You know, it's, it's one of those things, they have been treated so terribly

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badly, it's no wonder they hate them so much, but I do not believe that

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it's right for them to say that the Jews shouldn't be in the whole area.

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The Jews are there, the Jews have been there since the dawn of time, so they've

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got to actually deal with it, don't they?

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So there was a UN resolution calling for a ceasefire.

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Which I agreed wholeheartedly with, there should have been a ceasefire.

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And Australia.

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Abstained.

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Mm.

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What do you think of that?

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Ah.

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Do you know why they abstained?

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Because they didn't actually, they didn't actually lambast, lambast Hamas,

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Hamas, as a terrorist organisation.

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Yes.

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Which I thought was very churlish.

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You know, it's, uh, it's one of those things, I just think to myself,

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did I actually really support that?

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No, not really, because I just think to myself, that was very churlish

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of them not to actually abstain.

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Back it.

Speaker:

Because all they were doing was asking for a ceasefire so that they could

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get some aid in for the civilians.

Speaker:

Now, I've got no doubt that Hamas would try and use that Break in time

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to actually get some more weapons and that sort of stuff involved But now

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that Israel is coming down on them like a ton of bricks It doesn't matter how

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many AK 47s they're gonna get into, Israel's gonna take them all out.

Speaker:

Hmm, you know?

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So yeah, Australia abstained, basically saying this resolution doesn't bag Hamas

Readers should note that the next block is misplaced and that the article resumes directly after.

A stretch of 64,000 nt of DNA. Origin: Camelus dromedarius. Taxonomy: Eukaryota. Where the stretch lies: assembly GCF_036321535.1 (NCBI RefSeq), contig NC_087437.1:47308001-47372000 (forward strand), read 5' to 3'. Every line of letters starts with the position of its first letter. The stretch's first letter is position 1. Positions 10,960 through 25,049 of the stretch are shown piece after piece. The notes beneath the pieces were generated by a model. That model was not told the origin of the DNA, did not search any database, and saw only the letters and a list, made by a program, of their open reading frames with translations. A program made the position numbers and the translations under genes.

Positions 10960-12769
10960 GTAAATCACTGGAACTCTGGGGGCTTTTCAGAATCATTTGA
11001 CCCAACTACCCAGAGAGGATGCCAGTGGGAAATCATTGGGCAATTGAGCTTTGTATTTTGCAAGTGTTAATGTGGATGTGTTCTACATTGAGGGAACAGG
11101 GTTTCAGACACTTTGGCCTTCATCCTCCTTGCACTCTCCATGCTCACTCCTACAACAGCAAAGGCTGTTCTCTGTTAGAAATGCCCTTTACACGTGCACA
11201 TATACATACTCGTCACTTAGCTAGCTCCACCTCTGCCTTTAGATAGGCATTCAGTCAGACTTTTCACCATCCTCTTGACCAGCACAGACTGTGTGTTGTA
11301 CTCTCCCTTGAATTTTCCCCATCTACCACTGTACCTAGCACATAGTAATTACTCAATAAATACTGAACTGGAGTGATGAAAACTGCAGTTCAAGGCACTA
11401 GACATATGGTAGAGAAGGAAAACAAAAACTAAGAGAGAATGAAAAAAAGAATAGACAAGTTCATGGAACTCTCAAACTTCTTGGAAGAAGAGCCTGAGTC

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enough as a terrorist organization.

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So without that context in there, we're not willing to pass this resolution.

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Which I could understand, I could understand them saying that, but

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you know, they could have actually said it, but we are, you know,

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they could have actually said it.

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And then said after that, look, we are still going to back it because we think

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it's important that there is a ceasefire.

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Yeah, and I mean, how much context do you need?

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Because then other people could have said, well, you know, and why are

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they a terrorist organisation because of the other killings that have gone

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on beforehand, when, and, and, you know, you could keep going back and

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back and back and keep adding more and more context it wouldn't have been

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that hard to pass a resolution, but...

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You know, you look at the map of the world and who are the countries that

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either abstained or voted against it and you know, it's that sort

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of western powers, if you like.

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Not all of them.

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United States, Canada, most of Europe.

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Invariably, sort of South America, Africa, Asia, developing countries were

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the ones who were passing the resolution.

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Sigh.

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That sort of divide in the United Nations.

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Yeah, um, it's...

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It's one of those things, I just don't think it's going to be sorted out.

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Do you follow any Instagram accounts or any social media where you're seeing the

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graphic images of what's going on in Gaza?